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Marinelle Castro Yes. Lawmakers need to focus on measures to prevent cyberbullying and harassment. We must be guided accordingly on how to use social media responsibly. By the way, the doctor was still teaching when I was a medical clerk and I had a few funny moments with her :)) It is really perplexing as to why relatives try to film us. Maybe today's generation are not used to listening anymore because of Y...
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I agree that this practice is illegitimate and should not be allowed. However, laws on social media sharing of videos that is meant to harass others/ cyberbullying remains to be defined. That's why doctors have to be very vigilant during consultation, patient rounds, doing bedside procedures or doing anything in public, wherein one is identified as a doctor. By the way Mark Edmon Tan , the doctor that you men...
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Yes, Mark Edmon Tan this is indeed an illegal recording without consent. The reason of recording doctors’ instruction is not valid at all. As doctors will usually inform patients clearly with regard to their diagnosis, treatment pan, any further investigations required, and follow up plan. And they can ask further questions to clarify some doubts during the medical consultation. In addition, we will always dicta...
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You Yi Hong Thank you for sharing your knowledge of reported illegal recordings. Recording doctor's instructions because a patient might miss out on an advice is not a valid reason. The instructions on how to take medications are also written in the prescription form. This protects a patient from taking a lower or higher dose than required. Moreover, a doctor always asks a patient if he has any question or wa...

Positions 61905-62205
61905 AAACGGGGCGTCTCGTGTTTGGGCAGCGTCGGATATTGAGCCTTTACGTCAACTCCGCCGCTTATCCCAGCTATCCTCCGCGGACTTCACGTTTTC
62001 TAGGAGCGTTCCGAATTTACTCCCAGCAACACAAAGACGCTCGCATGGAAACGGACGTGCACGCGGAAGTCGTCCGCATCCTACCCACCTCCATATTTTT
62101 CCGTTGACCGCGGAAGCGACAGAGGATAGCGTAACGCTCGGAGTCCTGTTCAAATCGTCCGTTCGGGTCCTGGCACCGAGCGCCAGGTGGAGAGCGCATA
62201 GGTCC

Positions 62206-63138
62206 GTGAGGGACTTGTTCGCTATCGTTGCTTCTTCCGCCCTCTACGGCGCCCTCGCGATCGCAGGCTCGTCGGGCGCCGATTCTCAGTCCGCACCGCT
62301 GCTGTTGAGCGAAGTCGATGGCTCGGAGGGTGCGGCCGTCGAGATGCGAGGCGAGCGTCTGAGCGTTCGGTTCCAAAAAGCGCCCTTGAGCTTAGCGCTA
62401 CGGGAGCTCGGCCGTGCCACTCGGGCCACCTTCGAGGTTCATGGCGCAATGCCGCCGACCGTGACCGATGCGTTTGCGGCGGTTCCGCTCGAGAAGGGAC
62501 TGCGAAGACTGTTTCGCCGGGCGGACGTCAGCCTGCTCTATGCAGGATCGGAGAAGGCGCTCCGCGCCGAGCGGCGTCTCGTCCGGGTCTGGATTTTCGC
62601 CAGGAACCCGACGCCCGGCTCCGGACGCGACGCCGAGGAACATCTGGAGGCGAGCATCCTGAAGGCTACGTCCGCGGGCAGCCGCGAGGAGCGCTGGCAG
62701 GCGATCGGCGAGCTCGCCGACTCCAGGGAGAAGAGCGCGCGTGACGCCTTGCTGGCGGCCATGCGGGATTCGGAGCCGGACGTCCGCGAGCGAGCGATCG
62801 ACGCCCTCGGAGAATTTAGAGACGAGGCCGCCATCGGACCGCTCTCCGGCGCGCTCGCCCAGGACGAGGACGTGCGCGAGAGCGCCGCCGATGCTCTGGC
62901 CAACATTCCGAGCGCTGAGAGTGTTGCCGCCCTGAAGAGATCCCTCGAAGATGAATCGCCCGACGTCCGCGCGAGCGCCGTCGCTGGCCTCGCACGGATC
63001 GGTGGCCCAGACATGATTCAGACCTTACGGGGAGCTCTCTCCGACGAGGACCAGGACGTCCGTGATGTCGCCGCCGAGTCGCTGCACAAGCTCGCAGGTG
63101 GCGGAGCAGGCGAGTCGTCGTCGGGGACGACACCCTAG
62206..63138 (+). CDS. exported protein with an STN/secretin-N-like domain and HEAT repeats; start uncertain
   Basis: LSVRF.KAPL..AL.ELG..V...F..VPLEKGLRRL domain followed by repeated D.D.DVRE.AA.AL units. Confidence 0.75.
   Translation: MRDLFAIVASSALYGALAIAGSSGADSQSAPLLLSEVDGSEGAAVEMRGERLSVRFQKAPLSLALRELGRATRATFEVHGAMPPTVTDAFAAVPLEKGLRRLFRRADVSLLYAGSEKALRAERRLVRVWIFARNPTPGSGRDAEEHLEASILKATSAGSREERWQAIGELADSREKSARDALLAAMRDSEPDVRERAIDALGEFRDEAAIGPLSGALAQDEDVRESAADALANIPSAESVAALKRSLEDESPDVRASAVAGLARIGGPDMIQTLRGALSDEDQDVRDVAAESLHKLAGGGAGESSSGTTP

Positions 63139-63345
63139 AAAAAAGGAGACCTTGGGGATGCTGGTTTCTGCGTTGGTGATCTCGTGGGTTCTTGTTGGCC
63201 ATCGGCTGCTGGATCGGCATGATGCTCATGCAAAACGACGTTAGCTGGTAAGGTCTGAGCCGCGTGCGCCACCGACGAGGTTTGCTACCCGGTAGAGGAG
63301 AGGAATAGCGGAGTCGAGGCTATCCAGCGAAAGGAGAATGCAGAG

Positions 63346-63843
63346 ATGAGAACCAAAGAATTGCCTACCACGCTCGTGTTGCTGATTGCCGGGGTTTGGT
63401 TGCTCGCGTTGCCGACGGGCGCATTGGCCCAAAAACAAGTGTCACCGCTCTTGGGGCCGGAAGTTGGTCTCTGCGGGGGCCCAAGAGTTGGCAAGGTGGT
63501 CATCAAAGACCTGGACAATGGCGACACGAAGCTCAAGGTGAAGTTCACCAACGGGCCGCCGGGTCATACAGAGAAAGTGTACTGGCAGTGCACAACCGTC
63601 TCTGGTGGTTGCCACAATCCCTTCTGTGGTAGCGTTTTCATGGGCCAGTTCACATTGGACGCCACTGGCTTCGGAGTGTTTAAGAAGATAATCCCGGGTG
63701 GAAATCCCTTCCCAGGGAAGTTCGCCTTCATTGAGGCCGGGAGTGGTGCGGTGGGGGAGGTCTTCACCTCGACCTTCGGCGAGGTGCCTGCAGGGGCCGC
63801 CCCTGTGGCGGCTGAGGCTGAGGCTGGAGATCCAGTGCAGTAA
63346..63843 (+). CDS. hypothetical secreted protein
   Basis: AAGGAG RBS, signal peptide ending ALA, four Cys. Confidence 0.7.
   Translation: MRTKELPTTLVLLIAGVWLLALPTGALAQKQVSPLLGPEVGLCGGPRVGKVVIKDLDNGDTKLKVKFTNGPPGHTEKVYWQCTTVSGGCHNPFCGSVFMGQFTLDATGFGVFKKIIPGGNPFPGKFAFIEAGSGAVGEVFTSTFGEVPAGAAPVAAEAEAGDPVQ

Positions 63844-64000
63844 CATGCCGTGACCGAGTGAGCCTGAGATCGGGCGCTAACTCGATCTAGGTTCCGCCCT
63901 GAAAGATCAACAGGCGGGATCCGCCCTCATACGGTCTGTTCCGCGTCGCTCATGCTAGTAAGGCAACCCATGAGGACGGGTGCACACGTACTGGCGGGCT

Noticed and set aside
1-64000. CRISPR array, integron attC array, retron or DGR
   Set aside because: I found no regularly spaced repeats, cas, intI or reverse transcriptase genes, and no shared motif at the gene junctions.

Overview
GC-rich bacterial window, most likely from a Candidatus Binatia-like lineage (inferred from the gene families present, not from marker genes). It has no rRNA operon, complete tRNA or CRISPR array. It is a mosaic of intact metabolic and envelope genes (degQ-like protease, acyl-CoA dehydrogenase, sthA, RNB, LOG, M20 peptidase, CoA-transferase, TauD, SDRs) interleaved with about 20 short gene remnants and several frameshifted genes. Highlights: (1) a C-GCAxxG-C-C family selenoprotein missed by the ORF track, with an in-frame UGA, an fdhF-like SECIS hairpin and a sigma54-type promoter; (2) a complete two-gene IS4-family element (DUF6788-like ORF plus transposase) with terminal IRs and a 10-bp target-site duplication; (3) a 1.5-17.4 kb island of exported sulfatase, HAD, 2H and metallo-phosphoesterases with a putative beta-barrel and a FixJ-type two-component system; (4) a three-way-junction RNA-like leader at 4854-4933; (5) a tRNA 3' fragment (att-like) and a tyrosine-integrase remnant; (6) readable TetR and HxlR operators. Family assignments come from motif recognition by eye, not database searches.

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Any form of either video or audio recording between the doctor-patient interactions, which includes history taking, physical examination, performing of investigations tests, and treatment procedures without thorough consent is not legitimate. This can cause a serious breach of confidentiality. Uploading of any forms of identifiable clinical information to social media should strictly not be allowed. I heard there were a few cases of patients were trying to audio record the consultations process...
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Kathleen Peralta Yes, but I had to explain thoroughly that it was very unfair to her grandparent because it is overstepping her right to privacy. Fortunately, the good kid acknowledged and stopped taping after our conversation. She even showed me that she deleted the footage. In this time of technology, we have to look for ourselves because some might record our clinical procedures in secret. This is not an issue...
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This is something I am not aware of yet and have to find out being in another country. What I do know though is, as part of a healthcare team, we break confidentiality the moment we post pictures of a patient in social media, even they are just in the background. We do record things (take photos or videos), especially if it's a planned group activity but with patient's consent on admission and aware that it is for the purpose of documentation alone (This applies to patients in a care hom...